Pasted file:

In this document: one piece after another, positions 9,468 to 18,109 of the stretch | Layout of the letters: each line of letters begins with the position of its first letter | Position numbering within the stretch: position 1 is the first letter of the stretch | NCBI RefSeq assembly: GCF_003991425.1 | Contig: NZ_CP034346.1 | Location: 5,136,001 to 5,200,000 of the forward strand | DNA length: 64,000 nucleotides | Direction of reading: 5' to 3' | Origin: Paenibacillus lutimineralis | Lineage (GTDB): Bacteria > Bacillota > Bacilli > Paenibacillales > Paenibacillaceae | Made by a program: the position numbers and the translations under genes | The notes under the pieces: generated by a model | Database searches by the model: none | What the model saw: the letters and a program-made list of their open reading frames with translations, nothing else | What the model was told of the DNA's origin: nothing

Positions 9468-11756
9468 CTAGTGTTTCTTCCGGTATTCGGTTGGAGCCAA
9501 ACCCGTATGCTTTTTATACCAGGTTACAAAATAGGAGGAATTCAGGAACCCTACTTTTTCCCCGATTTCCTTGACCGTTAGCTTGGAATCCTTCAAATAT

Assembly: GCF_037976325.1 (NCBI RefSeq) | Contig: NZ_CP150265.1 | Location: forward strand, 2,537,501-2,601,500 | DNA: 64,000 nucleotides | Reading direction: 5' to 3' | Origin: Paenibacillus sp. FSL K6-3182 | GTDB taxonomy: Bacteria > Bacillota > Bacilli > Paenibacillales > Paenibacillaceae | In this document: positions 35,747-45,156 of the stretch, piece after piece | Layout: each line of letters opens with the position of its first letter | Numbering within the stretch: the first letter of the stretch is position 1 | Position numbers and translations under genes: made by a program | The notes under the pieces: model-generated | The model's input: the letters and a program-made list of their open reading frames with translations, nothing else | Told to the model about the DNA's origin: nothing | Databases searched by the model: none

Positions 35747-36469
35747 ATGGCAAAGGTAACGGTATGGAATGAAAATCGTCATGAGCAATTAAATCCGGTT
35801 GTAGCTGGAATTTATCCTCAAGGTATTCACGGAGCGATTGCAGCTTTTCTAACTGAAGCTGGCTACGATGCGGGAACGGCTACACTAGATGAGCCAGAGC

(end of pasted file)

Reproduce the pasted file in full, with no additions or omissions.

In this document: one piece after another, positions 9,468 to 18,109 of the stretch | Layout of the letters: each line of letters begins with the position of its first letter | Position numbering within the stretch: position 1 is the first letter of the stretch | NCBI RefSeq assembly: GCF_003991425.1 | Contig: NZ_CP034346.1 | Location: 5,136,001 to 5,200,000 of the forward strand | DNA length: 64,000 nucleotides | Direction of reading: 5' to 3' | Origin: Paenibacillus lutimineralis | Lineage (GTDB): Bacteria > Bacillota > Bacilli > Paenibacillales > Paenibacillaceae | Made by a program: the position numbers and the translations under genes | The notes under the pieces: generated by a model | Database searches by the model: none | What the model saw: the letters and a program-made list of their open reading frames with translations, nothing else | What the model was told of the DNA's origin: nothing

Positions 9468-11756
9468 CTAGTGTTTCTTCCGGTATTCGGTTGGAGCCAA
9501 ACCCGTATGCTTTTTATACCAGGTTACAAAATAGGAGGAATTCAGGAACCCTACTTTTTCCCCGATTTCCTTGACCGTTAGCTTGGAATCCTTCAAATAT

Assembly: GCF_037976325.1 (NCBI RefSeq) | Contig: NZ_CP150265.1 | Location: forward strand, 2,537,501-2,601,500 | DNA: 64,000 nucleotides | Reading direction: 5' to 3' | Origin: Paenibacillus sp. FSL K6-3182 | GTDB taxonomy: Bacteria > Bacillota > Bacilli > Paenibacillales > Paenibacillaceae | In this document: positions 35,747-45,156 of the stretch, piece after piece | Layout: each line of letters opens with the position of its first letter | Numbering within the stretch: the first letter of the stretch is position 1 | Position numbers and translations under genes: made by a program | The notes under the pieces: model-generated | The model's input: the letters and a program-made list of their open reading frames with translations, nothing else | Told to the model about the DNA's origin: nothing | Databases searched by the model: none

Positions 35747-36469
35747 ATGGCAAAGGTAACGGTATGGAATGAAAATCGTCATGAGCAATTAAATCCGGTT
35801 GTAGCTGGAATTTATCCTCAAGGTATTCACGGAGCGATTGCAGCTTTTCTAACTGAAGCTGGCTACGATGCGGGAACGGCTACACTAGATGAGCCAGAGC